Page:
Bracing for impact, we hit the hull heavy, magboots holding us tight. The surviving of Reaver and Brigand move in for breach, and I open the access panel. Pulling an interface jack from the suit's wrist, I signal for them to get ready.

Jack in, drop the digital payload: an exploit-based ICE-Breaker lancing through the security systems and freezing the status changes. Malware tricks the system into giving us access clearance, and the airlock cycles open – the double-slab door with diagonal seam splits, a cough of lingering atmosphere spitting out. We file in silently – four drones, five troops from Brigand, me leading.

“Make for engineering,” I order, “and look for the onboard server. Use your copies of the ICE-Breaker to gain access, then you can get control of power and manually control the thrusters.” Asja nods, still alive, drawing his rifle as pressure equalizes, and the door opens into the hull. Tubular access ways, filled with low-intensity white light. I take point.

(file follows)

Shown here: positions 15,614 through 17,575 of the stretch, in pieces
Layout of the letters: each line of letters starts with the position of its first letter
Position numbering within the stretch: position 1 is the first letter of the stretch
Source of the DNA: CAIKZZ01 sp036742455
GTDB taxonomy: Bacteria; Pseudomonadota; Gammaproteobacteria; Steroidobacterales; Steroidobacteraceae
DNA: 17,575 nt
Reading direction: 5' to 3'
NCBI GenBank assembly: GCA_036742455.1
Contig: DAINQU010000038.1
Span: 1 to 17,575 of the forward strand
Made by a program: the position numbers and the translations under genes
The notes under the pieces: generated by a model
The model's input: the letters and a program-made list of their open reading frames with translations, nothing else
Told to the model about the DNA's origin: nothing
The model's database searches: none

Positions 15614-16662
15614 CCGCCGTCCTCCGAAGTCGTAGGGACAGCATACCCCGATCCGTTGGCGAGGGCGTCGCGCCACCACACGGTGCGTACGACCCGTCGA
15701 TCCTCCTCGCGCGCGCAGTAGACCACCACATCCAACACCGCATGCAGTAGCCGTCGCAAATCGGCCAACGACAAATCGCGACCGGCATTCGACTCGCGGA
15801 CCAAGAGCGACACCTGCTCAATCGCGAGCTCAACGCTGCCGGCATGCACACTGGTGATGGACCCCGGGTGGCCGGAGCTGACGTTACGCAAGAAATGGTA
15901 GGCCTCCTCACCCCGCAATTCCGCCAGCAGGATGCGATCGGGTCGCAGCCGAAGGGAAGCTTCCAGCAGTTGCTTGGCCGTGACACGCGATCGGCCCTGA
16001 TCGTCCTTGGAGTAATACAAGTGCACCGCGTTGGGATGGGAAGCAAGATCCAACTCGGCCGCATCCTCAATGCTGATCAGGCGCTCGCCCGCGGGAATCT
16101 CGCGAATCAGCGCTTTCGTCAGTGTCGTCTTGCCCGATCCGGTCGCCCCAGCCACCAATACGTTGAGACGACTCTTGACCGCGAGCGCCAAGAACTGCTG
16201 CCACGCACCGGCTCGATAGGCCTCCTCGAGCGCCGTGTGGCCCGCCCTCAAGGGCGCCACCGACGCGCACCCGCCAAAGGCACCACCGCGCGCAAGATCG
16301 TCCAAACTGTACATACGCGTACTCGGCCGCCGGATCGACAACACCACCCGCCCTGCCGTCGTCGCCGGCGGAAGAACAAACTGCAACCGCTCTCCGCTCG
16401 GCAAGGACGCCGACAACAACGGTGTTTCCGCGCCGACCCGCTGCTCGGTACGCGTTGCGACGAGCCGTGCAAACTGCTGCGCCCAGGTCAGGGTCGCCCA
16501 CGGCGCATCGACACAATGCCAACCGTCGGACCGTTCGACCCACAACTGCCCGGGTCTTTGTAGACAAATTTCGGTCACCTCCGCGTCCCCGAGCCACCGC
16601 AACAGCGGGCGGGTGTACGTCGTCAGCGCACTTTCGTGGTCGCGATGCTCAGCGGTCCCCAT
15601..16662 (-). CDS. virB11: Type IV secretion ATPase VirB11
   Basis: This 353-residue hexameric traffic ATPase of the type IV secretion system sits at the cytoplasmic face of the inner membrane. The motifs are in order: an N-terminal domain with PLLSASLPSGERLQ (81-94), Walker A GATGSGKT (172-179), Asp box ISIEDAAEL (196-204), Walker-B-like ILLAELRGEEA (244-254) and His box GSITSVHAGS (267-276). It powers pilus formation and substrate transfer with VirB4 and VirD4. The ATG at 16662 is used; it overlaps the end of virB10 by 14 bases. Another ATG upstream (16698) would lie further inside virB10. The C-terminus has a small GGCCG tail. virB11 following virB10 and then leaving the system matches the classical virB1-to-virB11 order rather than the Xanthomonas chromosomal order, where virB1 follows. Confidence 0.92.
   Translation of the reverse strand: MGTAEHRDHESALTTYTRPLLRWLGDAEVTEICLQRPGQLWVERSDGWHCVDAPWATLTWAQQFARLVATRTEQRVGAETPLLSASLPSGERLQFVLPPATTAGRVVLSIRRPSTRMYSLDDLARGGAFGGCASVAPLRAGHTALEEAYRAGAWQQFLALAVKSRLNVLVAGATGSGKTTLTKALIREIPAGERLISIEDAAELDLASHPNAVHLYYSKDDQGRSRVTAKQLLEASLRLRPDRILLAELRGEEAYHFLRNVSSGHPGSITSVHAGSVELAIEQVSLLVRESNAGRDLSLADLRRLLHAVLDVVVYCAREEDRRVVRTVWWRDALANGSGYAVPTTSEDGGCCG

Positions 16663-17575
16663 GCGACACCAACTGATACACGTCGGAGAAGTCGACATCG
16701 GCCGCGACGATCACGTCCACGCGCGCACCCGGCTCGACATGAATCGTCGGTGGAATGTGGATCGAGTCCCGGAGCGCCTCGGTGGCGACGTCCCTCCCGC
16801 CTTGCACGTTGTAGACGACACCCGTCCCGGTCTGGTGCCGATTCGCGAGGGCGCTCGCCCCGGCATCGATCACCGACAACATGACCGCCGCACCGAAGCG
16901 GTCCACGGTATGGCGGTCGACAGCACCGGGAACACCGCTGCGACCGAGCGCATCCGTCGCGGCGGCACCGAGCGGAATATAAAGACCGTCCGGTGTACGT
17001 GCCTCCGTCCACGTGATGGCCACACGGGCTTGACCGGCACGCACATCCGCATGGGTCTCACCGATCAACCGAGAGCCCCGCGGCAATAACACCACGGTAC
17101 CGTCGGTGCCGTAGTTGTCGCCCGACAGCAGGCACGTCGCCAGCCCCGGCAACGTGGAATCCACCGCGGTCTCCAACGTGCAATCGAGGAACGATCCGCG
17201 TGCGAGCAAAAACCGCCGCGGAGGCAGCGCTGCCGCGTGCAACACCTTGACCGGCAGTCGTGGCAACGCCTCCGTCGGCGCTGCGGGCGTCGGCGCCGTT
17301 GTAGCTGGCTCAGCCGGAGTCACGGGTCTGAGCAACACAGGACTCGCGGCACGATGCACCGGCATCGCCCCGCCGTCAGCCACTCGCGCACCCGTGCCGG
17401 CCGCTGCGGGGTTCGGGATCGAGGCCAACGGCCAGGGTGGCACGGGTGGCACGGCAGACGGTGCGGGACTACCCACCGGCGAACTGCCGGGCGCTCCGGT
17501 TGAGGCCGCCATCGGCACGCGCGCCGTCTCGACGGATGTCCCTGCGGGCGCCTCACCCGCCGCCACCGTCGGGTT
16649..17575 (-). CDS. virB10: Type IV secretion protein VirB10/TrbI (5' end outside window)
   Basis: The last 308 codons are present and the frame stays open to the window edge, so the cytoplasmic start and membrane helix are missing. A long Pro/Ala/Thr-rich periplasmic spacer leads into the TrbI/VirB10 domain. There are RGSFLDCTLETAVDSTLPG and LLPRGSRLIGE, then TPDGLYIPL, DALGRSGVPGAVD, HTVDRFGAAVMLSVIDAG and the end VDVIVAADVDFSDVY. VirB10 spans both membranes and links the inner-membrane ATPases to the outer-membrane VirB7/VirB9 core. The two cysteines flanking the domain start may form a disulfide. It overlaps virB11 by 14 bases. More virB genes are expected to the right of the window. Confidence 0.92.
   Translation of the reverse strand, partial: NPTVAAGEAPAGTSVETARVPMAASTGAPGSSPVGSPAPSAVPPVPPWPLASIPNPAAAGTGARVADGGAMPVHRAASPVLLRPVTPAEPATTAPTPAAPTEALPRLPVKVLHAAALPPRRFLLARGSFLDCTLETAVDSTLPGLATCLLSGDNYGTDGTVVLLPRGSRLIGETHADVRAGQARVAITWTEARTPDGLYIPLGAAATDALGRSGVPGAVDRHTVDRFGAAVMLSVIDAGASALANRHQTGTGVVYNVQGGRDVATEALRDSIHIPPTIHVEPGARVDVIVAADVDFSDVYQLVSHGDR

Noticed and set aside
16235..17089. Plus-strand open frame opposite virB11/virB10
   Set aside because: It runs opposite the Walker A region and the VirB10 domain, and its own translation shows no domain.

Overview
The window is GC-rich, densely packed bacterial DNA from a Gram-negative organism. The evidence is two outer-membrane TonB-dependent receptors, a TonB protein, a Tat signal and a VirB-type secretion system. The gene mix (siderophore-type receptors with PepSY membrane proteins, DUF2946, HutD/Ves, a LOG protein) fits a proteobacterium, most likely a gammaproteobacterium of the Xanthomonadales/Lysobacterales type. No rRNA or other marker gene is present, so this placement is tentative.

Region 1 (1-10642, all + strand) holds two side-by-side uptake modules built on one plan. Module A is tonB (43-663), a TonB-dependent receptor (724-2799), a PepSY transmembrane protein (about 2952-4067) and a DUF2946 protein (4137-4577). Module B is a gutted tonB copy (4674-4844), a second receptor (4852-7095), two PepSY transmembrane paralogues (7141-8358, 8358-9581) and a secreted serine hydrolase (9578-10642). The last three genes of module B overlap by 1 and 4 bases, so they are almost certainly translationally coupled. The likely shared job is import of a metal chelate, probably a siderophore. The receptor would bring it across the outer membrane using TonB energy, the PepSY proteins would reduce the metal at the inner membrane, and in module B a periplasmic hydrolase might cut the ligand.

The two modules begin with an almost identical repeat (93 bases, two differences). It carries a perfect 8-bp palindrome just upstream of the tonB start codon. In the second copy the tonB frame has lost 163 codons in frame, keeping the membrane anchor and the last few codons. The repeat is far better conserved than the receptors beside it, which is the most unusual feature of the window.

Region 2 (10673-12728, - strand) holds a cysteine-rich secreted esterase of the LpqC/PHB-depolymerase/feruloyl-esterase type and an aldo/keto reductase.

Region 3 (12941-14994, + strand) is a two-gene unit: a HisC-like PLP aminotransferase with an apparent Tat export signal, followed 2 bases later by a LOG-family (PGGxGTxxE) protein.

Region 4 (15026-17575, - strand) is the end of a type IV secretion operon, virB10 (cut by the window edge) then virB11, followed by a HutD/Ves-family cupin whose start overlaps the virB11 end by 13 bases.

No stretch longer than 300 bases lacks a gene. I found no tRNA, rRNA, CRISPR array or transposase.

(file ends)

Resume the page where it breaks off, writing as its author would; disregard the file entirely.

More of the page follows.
No targets behind or ahead, and I wave clear, before pulling on a hand-hold and launching myself towards the CIC, fore, pulling two drones with me via silent comm command, and then directing them ahead. They obey, crawling on the walls as I drift down the corridor. Impacts rattle through the hull.

When I drift close enough to the CIC to hear the orders chatter and situation reports, I hit the surge. Time slows to a crawl, the drifting lazier, and every sound and motion sluggish – save for mine, cybernetic muscles keeping pace with the adrenal-analogue flush dumping ice over my nervous system. I pull the rifle up, micro-thrust balancing me out as I aim into the room – drones jetting inside.